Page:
Viewpoint: Developing world farmers see GMO crop adoption as path to prosperity

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Credit: Daniel Abowe.

Farmers on the frontiers of prosperity are choosing GM seeds.

They’re embracing this technology so much that 54 percent of the global cropland devoted to GM technology is in the developing world, in countries such as Brazil, India, and South Africa as well as Bangladesh, Honduras, and Myanmar.

That may be the most significant finding in the new annual report from the International Service for the Acquisition of Agri-biotech Applications (ISAAA), which has tracked GMO plantings for more than two decades.

GMOs, says the report, are “the fastest adopted crop technology in recent times.” They accounted for fewer than 2 million hectares in 1996, when they were first commercialized, to nearly 192 million hectares last year.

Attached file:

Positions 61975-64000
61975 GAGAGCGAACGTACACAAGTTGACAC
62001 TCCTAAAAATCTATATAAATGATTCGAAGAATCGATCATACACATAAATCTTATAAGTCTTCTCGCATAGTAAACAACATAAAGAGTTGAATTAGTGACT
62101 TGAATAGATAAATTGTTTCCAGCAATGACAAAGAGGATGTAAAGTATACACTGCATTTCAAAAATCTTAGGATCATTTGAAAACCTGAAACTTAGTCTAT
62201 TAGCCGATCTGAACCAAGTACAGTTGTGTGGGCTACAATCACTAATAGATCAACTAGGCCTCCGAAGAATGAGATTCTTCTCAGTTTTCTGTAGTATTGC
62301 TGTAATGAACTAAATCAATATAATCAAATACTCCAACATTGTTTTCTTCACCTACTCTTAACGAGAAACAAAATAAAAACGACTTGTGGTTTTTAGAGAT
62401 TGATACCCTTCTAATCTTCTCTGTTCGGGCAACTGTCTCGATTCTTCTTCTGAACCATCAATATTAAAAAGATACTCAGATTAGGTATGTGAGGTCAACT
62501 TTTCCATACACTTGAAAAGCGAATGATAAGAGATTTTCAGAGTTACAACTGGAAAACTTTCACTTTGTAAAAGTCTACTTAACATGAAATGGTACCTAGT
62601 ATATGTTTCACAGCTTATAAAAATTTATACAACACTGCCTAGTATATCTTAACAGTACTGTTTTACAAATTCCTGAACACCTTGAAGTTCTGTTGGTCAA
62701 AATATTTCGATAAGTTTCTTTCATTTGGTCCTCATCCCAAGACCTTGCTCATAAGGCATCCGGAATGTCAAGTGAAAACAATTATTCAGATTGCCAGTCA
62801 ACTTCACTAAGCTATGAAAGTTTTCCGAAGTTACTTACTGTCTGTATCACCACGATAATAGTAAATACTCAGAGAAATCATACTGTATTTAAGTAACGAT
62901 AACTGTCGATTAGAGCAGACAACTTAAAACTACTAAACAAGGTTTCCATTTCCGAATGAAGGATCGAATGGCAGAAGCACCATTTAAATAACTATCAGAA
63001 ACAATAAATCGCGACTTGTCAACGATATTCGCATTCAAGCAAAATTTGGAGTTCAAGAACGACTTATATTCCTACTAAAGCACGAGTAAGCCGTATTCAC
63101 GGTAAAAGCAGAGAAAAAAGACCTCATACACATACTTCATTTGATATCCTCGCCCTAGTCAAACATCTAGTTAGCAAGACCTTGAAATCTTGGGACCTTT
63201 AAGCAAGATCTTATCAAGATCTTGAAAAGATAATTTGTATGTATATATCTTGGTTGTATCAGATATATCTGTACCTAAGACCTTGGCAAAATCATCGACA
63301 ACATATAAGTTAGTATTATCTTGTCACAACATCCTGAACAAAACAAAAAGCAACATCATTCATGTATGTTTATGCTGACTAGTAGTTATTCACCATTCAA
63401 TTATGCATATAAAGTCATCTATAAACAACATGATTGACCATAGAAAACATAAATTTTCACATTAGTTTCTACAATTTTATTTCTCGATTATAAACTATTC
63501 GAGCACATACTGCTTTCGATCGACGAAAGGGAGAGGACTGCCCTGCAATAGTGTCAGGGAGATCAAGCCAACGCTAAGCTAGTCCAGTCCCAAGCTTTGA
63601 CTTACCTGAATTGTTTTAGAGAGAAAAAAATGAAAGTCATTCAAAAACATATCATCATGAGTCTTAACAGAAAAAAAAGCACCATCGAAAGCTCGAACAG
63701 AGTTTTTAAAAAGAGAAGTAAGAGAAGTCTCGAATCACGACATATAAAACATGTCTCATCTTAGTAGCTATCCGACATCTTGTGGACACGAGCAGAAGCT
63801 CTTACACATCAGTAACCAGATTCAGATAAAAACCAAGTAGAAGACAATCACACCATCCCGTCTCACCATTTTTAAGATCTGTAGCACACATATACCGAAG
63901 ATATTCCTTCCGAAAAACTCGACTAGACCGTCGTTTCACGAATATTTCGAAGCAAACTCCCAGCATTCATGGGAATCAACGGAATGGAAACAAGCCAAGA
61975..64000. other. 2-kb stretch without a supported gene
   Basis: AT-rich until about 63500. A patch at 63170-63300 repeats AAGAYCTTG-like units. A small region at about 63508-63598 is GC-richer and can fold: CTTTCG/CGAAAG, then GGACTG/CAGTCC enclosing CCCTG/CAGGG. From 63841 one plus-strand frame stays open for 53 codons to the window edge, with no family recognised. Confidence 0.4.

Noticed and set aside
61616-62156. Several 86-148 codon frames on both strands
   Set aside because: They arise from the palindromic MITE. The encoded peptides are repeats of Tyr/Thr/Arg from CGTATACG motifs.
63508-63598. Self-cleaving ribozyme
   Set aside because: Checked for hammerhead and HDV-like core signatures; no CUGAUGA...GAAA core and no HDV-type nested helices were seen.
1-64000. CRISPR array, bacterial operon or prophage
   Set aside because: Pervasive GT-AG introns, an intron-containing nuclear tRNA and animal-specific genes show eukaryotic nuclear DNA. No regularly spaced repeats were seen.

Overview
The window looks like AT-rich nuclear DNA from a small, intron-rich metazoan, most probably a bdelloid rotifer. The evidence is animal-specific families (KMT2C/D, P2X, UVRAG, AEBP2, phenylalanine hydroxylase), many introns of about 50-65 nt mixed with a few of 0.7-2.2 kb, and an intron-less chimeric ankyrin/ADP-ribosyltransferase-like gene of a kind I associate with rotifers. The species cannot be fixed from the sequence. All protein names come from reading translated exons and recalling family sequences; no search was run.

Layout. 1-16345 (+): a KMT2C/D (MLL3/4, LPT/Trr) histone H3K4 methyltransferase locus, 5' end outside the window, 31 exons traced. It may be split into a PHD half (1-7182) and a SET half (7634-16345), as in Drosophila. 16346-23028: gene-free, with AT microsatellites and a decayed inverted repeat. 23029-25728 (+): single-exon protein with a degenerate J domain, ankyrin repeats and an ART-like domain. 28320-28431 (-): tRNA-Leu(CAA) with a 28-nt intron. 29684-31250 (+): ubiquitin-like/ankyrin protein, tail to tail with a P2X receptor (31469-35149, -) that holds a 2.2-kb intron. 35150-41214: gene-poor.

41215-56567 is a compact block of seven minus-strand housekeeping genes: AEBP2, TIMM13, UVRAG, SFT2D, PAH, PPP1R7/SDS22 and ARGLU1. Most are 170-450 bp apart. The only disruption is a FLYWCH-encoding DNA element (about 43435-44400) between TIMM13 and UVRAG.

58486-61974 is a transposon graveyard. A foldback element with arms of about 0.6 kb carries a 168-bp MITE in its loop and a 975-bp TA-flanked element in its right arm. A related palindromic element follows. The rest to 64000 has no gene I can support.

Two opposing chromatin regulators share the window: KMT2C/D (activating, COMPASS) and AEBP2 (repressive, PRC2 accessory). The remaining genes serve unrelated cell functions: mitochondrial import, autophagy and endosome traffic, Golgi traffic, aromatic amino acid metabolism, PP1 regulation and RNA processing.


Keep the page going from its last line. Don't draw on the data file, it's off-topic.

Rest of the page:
Related article:  Podcast: Science writer Michael Specter on what you should know about the coronavirus, food security and GMOs

Although large farms in the United States and Canada have driven much of this growth …. farmers who choose GMOs overwhelmingly come from poor countries. These farm folks chose biotech to improve their finances and food security. The additional results include less chemicals and tillage which are great environmental outcomes. This choice is improving prosperity for families and communities.

Read full, original article: Farmers on the “Frontiers of Prosperity” are choosing GM Seeds

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